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Identification of Risk Markers for Poorly Controlled Type 2 Diabetes Mellitus: A Retrospective Cross-Sectional Study with Focus on Quality Assurance Based on Real World Data30

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@article{7167e995db734eec82f333cec996892f,
title = "Identification of Risk Markers for Poorly Controlled Type 2 Diabetes Mellitus: A Retrospective Cross-Sectional Study with Focus on Quality Assurance Based on Real World Data30",
abstract = "Introduction: Poor glycemic regulation in type 2 diabetes mellitus (T2DM) significantly increases the risk of complications. Therefore, we determined the prevalence of poorly controlled T2DM at a large inner-city out-patient clinic in Denmark and identified risk markers for poorly controlled T2DM. Methods: Data were collected retrospectively on all diabetes patients attending at the out-patient clinic in 2016. Patients attending at the clinic > 2 yrs were categorized by HbA1c as tightly controlled (≤ 50 mmol/mol/ 6.7 %; n=46) or poorly controlled (≥ 75 mmol/ mol/ 9.0 %; n=108) and compared across 55 variables. Results: 313 out of 1202 (26 %) were poorly controlled T2DM patients. Poorly controlled patients had longer duration of diabetes (10.0 vs. 8.5 yrs), higher LDL values (2.34 vs. 1.86 mmol/L), higher triglyceride levels (2.15 vs. 1.63 mmol/L), received more diabetes drugs (3 vs. 2), had more insulin prescribed (85% vs. 52 %), more retinopathy (51% vs. 20%), more comorbidities (2 vs. 1), higher Charlson comorbidity index (4 vs. 3), more yearly consultations (4 vs. 3), and more often another anticipated place of origin than Denmark (57 % vs. 24 %) compared to tightly controlled patients. Conclusion: Risk markers for poorly controlled T2DM were a more pronounced metabolic syndrome and anticipated place of origin, and not clinical inertia, patient attendance at the outpatient clinic nor compliance to medication.",
author = "Christoffer Laustsen and J{\o}rgen Rungby and Erik Christensen and L Christrup and Jensen, {Nanna Martin}",
year = "2020",
language = "English",
volume = "2",
pages = "30--36",
journal = "Journal of Diabetes and Clinical Research",
issn = "2689-2839",
number = "2",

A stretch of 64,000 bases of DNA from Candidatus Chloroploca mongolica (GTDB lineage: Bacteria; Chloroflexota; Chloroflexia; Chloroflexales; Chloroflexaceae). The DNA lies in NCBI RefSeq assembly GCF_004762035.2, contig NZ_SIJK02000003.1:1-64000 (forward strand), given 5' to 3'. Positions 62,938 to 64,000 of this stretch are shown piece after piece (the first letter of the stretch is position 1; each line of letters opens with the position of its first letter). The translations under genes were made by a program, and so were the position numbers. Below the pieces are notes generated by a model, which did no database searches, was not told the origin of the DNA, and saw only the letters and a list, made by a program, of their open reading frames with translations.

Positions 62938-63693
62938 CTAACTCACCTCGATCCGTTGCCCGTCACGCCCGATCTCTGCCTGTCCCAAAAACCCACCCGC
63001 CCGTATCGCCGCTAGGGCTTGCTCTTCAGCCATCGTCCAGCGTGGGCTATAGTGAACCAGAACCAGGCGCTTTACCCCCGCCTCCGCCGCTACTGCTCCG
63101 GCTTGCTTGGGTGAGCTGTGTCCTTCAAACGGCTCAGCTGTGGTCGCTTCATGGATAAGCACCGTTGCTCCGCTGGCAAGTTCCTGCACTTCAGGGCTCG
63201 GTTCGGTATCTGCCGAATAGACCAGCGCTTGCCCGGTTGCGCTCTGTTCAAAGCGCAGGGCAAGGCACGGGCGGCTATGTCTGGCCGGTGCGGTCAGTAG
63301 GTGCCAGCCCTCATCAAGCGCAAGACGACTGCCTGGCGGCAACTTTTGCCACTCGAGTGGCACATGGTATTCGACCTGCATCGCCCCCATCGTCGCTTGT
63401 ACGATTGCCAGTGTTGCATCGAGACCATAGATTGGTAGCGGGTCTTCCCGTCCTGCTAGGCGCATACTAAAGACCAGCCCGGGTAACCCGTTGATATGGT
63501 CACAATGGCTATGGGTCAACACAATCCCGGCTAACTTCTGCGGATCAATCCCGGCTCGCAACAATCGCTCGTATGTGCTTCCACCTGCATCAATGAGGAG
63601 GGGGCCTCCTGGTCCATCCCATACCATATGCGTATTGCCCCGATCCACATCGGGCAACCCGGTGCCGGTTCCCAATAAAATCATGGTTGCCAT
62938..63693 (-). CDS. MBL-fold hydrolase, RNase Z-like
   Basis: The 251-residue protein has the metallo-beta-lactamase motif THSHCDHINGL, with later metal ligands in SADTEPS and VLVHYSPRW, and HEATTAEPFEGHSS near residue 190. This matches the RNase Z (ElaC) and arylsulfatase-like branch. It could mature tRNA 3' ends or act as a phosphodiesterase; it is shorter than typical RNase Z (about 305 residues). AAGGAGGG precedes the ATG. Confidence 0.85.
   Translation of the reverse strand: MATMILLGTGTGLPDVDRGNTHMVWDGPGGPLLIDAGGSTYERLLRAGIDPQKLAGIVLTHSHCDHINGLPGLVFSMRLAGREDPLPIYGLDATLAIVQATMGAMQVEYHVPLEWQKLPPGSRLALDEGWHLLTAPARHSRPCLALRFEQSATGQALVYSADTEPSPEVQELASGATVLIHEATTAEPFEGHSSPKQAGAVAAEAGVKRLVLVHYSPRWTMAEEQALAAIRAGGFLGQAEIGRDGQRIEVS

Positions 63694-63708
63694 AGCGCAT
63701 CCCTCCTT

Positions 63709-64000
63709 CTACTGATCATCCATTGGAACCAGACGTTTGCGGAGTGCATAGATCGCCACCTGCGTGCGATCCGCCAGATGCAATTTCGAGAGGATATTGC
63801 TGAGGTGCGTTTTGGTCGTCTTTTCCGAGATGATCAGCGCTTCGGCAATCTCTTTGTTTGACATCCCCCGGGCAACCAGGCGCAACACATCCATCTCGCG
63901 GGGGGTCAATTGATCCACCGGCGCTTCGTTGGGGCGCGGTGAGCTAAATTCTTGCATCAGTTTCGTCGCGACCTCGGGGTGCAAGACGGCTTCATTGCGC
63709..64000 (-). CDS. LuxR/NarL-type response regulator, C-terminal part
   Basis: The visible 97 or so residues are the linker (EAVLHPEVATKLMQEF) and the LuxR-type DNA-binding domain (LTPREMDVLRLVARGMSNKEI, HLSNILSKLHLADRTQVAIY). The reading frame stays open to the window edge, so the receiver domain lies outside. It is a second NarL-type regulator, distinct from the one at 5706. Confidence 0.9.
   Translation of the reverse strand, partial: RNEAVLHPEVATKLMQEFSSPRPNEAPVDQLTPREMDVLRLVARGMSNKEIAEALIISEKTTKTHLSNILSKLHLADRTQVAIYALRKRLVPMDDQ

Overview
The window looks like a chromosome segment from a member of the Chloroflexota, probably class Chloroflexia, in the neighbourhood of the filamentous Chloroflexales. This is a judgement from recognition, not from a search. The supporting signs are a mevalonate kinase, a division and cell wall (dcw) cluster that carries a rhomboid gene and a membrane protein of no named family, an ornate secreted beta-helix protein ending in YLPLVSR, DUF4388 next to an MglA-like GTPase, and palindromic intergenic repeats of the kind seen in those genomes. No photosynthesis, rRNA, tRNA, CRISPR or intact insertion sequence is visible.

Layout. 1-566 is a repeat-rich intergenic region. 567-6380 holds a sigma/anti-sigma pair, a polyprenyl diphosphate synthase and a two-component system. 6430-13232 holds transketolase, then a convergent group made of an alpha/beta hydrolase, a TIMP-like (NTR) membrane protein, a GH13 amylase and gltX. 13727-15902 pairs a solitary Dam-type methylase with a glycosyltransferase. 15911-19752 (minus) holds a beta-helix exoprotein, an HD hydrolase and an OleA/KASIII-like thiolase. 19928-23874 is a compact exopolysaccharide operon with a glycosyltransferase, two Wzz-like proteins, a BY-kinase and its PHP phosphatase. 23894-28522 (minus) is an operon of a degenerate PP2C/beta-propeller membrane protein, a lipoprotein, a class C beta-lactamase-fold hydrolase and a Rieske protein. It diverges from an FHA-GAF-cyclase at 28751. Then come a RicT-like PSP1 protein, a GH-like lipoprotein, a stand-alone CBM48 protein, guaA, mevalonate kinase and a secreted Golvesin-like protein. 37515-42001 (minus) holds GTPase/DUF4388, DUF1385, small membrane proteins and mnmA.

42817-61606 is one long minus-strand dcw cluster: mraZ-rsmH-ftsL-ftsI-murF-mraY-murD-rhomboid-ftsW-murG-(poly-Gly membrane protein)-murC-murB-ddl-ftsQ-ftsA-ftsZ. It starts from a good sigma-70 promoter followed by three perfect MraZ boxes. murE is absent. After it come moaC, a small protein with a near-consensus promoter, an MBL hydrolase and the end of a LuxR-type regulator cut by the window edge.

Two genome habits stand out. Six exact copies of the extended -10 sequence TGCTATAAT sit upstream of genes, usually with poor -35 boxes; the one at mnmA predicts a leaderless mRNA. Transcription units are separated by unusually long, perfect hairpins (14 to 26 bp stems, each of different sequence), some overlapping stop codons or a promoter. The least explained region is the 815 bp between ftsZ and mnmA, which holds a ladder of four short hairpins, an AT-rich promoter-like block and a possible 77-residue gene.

}

RIS

TY - JOUR

T1 - Identification of Risk Markers for Poorly Controlled Type 2 Diabetes Mellitus: A Retrospective Cross-Sectional Study with Focus on Quality Assurance Based on Real World Data30

AU - Laustsen, Christoffer

AU - Rungby, Jørgen

AU - Christensen, Erik

AU - Christrup, L

AU - Jensen, Nanna Martin

PY - 2020

Y1 - 2020

N2 - Introduction: Poor glycemic regulation in type 2 diabetes mellitus (T2DM) significantly increases the risk of complications. Therefore, we determined the prevalence of poorly controlled T2DM at a large inner-city out-patient clinic in Denmark and identified risk markers for poorly controlled T2DM. Methods: Data were collected retrospectively on all diabetes patients attending at the out-patient clinic in 2016. Patients attending at the clinic > 2 yrs were categorized by HbA1c as tightly controlled (≤ 50 mmol/mol/ 6.7 %; n=46) or poorly controlled (≥ 75 mmol/ mol/ 9.0 %; n=108) and compared across 55 variables. Results: 313 out of 1202 (26 %) were poorly controlled T2DM patients. Poorly controlled patients had longer duration of diabetes (10.0 vs. 8.5 yrs), higher LDL values (2.34 vs. 1.86 mmol/L), higher triglyceride levels (2.15 vs. 1.63 mmol/L), received more diabetes drugs (3 vs. 2), had more insulin prescribed (85% vs. 52 %), more retinopathy (51% vs. 20%), more comorbidities (2 vs. 1), higher Charlson comorbidity index (4 vs. 3), more yearly consultations (4 vs. 3), and more often another anticipated place of origin than Denmark (57 % vs. 24 %) compared to tightly controlled patients. Conclusion: Risk markers for poorly controlled T2DM were a more pronounced metabolic syndrome and anticipated place of origin, and not clinical inertia, patient attendance at the outpatient clinic nor compliance to medication.

AB - Introduction: Poor glycemic regulation in type 2 diabetes mellitus (T2DM) significantly increases the risk of complications. Therefore, we determined the prevalence of poorly controlled T2DM at a large inner-city out-patient clinic in Denmark and identified risk markers for poorly controlled T2DM. Methods: Data were collected retrospectively on all diabetes patients attending at the out-patient clinic in 2016. Patients attending at the clinic > 2 yrs were categorized by HbA1c as tightly controlled (≤ 50 mmol/mol/ 6.7 %; n=46) or poorly controlled (≥ 75 mmol/ mol/ 9.0 %; n=108) and compared across 55 variables. Results: 313 out of 1202 (26 %) were poorly controlled T2DM patients. Poorly controlled patients had longer duration of diabetes (10.0 vs. 8.5 yrs), higher LDL values (2.34 vs. 1.86 mmol/L), higher triglyceride levels (2.15 vs. 1.63 mmol/L), received more diabetes drugs (3 vs. 2), had more insulin prescribed (85% vs. 52 %), more retinopathy (51% vs. 20%), more comorbidities (2 vs. 1), higher Charlson comorbidity index (4 vs. 3), more yearly consultations (4 vs. 3), and more often another anticipated place of origin than Denmark (57 % vs. 24 %) compared to tightly controlled patients. Conclusion: Risk markers for poorly controlled T2DM were a more pronounced metabolic syndrome and anticipated place of origin, and not clinical inertia, patient attendance at the outpatient clinic nor compliance to medication.

M3 - Journal article

VL - 2

SP - 30

EP - 36

JO - Journal of Diabetes and Clinical Research

JF - Journal of Diabetes and Clinical Research

SN - 2689-2839

IS - 2

ER -

ID: 62410087